Symbols as parameters?

Martin Drautzburg Martin.Drautzburg at
Fri Jan 22 09:12:46 CET 2010

Steven D'Aprano wrote:

> I think this really is the correct solution for your problem. In
> Python, the standard place to have such public constants is at the
> module level, not the function or class. I think you're worrying
> unnecessarily about "namespace pollution" -- the module namespace is
> *exactly* the right place for them. If two functions both need UP,
> DOWN, etc symbols, then either:

Defining those symbols at the module level is absolutely fine with me.
The namespace pollution is indeed my biggest worry. You see, I want to
be able to type in lots of lines with little effort. Preferably I would
want to type

        move up

I could still live with


But then I need to import "from Movements import directions" or
something like that. If another module defines "up" in some different
way, I am in trouble. To circumvent this I would have to "import
Movements", but then I's have to write


This is so noisy, I'd rather write

        move ("up")

I don't like the quotes. I don't mind that "up" is a string (as someone
suspected), what I dislike is that "up" was created ad-hoc by the
caller. Could it be move("UP") as well? You could not tell without
looking at the code of move(). Defining the symbols at module level
solves THIS problem, but it leaves the above other problems. Still I
like this best so far, because it is the standard way of doing this.

> You would force them to do this:
> # Get some flags for compile:
> flags = re.compile.I & re.compile.M
> # ...
> # much later on
> # x = re.compile(s, flags)
> which is, in my opinion, a needless level of indirection and possibly
> in violation of Demeter's Law.

So scoping should be at module level? That makes some sense.

> Either way, when you go to *use* the direction, you're still passing a
> string. There's no difference between:
> move(m.UP)
> and just
> move("up")

The difference is that move(m.UPx) would automatically raise an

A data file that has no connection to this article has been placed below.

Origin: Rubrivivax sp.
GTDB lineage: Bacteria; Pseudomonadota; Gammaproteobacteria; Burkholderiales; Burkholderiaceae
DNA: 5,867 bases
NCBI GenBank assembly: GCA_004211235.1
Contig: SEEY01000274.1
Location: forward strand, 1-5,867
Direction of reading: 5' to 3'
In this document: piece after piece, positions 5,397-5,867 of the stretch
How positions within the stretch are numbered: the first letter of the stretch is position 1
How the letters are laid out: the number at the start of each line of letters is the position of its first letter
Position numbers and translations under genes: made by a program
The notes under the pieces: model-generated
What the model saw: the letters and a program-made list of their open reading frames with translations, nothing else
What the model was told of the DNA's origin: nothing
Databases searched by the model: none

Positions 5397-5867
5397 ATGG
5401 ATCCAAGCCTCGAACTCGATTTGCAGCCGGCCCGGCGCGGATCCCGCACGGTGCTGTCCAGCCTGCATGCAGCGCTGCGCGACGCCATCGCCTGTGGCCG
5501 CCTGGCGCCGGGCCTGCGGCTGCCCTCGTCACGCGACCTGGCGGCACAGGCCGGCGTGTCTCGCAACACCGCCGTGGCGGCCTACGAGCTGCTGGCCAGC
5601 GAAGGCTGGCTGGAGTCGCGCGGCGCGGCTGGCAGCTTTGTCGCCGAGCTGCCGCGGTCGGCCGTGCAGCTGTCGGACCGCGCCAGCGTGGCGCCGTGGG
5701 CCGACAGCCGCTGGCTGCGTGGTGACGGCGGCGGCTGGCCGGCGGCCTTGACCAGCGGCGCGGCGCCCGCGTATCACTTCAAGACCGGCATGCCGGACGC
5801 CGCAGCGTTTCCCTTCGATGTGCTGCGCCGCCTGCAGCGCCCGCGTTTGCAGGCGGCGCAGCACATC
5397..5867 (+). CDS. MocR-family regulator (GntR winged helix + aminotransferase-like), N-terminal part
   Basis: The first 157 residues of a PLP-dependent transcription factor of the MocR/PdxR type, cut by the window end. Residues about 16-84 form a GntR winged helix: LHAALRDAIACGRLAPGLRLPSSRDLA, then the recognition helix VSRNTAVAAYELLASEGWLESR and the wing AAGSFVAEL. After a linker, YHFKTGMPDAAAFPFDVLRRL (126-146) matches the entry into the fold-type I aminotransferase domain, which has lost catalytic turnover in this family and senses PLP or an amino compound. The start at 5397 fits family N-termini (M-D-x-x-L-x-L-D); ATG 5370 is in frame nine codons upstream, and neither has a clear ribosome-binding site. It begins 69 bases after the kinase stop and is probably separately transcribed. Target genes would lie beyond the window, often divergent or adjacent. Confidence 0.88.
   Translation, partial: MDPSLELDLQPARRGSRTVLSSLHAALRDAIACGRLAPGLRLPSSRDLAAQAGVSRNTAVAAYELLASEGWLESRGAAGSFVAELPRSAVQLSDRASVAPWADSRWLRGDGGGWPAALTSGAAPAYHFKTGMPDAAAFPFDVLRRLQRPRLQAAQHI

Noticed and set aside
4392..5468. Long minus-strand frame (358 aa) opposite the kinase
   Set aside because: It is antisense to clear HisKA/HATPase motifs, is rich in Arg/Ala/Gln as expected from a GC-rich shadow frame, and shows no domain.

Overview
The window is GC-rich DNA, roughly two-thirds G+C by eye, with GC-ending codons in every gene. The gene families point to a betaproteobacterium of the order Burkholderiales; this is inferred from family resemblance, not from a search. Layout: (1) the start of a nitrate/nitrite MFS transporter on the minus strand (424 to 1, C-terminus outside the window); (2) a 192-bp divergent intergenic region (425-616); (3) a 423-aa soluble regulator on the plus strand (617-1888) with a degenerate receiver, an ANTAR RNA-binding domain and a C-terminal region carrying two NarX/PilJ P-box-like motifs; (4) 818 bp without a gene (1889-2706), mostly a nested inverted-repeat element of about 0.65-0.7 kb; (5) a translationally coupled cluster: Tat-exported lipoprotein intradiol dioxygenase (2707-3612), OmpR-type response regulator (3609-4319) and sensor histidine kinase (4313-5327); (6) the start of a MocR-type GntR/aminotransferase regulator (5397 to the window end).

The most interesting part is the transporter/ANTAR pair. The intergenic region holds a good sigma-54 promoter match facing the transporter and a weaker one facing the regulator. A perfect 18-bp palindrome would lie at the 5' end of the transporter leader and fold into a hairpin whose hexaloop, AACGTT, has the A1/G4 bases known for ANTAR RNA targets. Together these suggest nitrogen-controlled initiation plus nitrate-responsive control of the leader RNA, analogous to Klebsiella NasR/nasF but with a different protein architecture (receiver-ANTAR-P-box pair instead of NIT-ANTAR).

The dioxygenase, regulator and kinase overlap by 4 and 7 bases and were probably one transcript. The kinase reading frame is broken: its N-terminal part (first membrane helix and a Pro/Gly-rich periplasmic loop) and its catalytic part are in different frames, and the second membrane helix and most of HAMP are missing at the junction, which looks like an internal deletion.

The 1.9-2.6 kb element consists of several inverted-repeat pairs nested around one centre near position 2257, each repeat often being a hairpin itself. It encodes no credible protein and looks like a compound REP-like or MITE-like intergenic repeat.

attribute error wheras move("upx") requires extra code in move() to
raise an exception. move("up") just looks sematically wrong to me, in
contrast len("up") is correct, because it really is an operation on
Strings. When the caller writes move(up) should should not (need to)
know what "up" really is behind the scenes.

>> (4) Finally someone mentioned DSLs. I guess thats absolutely correct.
>> This is what I am struggeling to achieve. I did a little googling
>> ("how to write DSLs in python"), but haven't found anything appealing
>> yet. Any pointers would be appreciated.
> That truly is using a bulldozer to crack a peanut.

Well I guess I am really trying to implement a DSL (its about music). I
just wasn't aware of that until someone mentioned DLSs here.
The "symbols" problem is one problem I could not come up with anything
delightful (the other one is getting rid of parenthesis).

>> (5) Here is something I came up with myself:
>> def symbols(aDict):
>>     aDict["foo"] = "bar"
>> def someFunction(aFoo):
>>     print aFoo
>> symbols(locals())
>> someFunction (foo) #Eh voila: foo is magically defined
>> prints: bar
>> The call to symbols(locals()) is the "magic, magic" I supected would
>> be required in my original posting. If someFunction was a member of a
>> class, the symbols would be properly tied to that class (albeit not
>> the individual function), but still good enough.
> I disagree about it being "proper" to tie such public symbols to the
> class. But in any case, what you're trying to do is not supported by
> Python. If it works, that's a happy accident.
> "The contents of this dictionary should not be modified; changes may
> not affect the values of local and free variables used by the
> interpreter."

Two posters stronly discouraged that solution. And even with a decorator
it does not look all that beautiful. I'll abandon this one.

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